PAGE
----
In previous papers Professor Chen's team has reported on a device that showed uniform bipolar resistance switching behavior with an operation below 100 nanoseconds and a resistance on/off ratio of more than 100 and greater than 10 years retention time.
In terms of cycling endurance the team has not yet done strict testing although they have put devices through thousands of programming and erase cycles, Professor Chen said. He added that achieving the cycling endurance of nanometric NAND flash memory at 10^4 or 10^5 cycles represented a relatively easy goal. "I don't see a problem exceeding flash memory. Whether it could be used as a DRAM at 10^10 or 10^11 cycles I don't know."
The use of different electrodes is significant as there is a work function dependency in the switching. However, the use of molybdenum and platinum in particular is not required, said Professor Chen. "We chose platinum as the top electrode because it is very durable; useful for test devices."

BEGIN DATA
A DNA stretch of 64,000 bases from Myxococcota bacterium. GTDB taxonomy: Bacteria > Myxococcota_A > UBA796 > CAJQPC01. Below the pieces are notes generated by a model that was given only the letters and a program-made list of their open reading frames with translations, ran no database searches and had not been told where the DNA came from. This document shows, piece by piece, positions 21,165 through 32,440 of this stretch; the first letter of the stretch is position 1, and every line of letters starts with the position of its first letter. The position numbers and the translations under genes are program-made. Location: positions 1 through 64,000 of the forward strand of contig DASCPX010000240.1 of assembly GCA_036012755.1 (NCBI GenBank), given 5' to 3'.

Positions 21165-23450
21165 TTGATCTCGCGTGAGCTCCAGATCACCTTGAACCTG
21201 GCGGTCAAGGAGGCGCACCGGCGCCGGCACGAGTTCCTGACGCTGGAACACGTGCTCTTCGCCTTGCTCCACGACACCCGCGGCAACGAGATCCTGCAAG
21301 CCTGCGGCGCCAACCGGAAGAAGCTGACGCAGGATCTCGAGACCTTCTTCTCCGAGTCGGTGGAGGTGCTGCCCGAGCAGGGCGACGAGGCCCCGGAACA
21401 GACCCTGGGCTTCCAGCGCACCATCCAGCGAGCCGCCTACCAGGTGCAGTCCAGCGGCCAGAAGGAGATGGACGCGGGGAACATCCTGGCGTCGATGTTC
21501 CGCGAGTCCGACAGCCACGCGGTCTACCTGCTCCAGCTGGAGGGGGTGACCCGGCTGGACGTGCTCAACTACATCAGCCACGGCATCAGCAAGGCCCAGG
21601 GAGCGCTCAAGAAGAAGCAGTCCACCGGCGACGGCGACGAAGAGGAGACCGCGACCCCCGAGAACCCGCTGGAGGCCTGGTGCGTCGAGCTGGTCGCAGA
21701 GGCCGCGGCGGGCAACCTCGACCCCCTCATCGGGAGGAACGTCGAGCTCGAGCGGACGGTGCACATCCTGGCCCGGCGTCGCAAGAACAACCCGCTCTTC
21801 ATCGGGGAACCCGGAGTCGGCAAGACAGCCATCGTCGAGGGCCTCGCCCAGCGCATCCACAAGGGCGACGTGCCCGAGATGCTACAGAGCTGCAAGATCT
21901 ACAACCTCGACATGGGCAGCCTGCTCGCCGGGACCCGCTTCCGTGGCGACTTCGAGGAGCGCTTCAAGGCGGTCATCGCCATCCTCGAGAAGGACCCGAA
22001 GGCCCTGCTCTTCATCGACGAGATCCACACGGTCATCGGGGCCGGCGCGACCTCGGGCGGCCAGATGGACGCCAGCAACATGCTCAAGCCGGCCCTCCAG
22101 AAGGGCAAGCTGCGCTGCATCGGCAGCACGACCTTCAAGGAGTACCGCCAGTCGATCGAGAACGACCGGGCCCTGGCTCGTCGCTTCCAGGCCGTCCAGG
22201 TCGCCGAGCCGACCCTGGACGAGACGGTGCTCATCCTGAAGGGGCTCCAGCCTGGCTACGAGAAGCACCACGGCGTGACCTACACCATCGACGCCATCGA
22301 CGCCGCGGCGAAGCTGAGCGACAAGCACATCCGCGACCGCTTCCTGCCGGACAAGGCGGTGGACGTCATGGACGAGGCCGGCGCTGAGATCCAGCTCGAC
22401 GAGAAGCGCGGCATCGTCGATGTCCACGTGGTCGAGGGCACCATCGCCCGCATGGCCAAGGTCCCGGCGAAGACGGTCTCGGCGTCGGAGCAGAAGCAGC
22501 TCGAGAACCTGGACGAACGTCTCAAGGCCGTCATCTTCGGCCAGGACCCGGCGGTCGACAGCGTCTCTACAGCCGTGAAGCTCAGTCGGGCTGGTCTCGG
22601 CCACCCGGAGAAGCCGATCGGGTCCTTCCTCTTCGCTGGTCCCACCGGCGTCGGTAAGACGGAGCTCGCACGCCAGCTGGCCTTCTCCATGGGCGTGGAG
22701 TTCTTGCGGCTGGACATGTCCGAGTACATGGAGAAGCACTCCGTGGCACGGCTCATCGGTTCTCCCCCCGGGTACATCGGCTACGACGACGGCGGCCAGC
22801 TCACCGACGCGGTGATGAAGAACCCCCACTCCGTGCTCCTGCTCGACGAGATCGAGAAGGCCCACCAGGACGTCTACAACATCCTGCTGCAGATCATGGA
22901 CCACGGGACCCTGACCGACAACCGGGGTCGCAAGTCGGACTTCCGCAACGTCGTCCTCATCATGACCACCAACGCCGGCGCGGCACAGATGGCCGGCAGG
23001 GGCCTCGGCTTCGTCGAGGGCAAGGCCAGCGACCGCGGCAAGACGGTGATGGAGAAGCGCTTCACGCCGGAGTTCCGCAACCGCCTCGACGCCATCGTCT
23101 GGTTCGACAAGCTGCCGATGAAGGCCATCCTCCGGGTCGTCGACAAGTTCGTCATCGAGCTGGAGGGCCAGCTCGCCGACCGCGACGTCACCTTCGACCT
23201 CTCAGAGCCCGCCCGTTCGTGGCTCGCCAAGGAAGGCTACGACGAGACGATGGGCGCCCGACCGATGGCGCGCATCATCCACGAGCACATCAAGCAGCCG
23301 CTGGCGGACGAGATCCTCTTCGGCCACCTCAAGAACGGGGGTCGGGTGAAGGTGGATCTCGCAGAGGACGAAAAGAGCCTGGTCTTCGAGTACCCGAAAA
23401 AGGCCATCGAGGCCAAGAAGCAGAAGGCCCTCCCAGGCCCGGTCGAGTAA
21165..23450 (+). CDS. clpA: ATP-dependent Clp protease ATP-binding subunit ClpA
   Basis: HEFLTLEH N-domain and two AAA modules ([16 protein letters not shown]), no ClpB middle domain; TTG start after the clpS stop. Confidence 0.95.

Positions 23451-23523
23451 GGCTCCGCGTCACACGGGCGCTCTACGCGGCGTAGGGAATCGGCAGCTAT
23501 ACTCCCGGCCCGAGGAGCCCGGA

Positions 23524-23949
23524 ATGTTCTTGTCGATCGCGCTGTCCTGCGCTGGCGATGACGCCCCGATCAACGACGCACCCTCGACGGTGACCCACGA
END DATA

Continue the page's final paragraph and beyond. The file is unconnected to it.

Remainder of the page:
In the present arrangement the change from high resistance state (HRS) to low resistance state (LRS), which Professor Chen calls onswitching, occurs at about -1V while the switching from LRS to HRS can be tuned to take place at voltages down to 1 volt but in the range 1-V to 10-V. Reading the state of the memory requires a lower voltage of about 0.5-V but could be taken down to 0.2-V, Professor Chen said.
These memories are not thought to be filamentary and unlike other ReRAMs, the insulator-metal transition in nanometal ReRAMs can be triggered by UV irradiation without an electric field.
Professor Chen's group has not yet made any devices with nanometer-scale lateral minimum geometries and nor has it produced any arrays of the memory devices. One of the reasons for this is that as the memory device is bipolar it will require a circuit isolation device to prevent cross-talk in an array.
The development of smaller geometry devices and arrays represents an obvious next step for the research. "We would like some companies to get interested and see if it can be done in a wafer fab setting," Professor Chen said.
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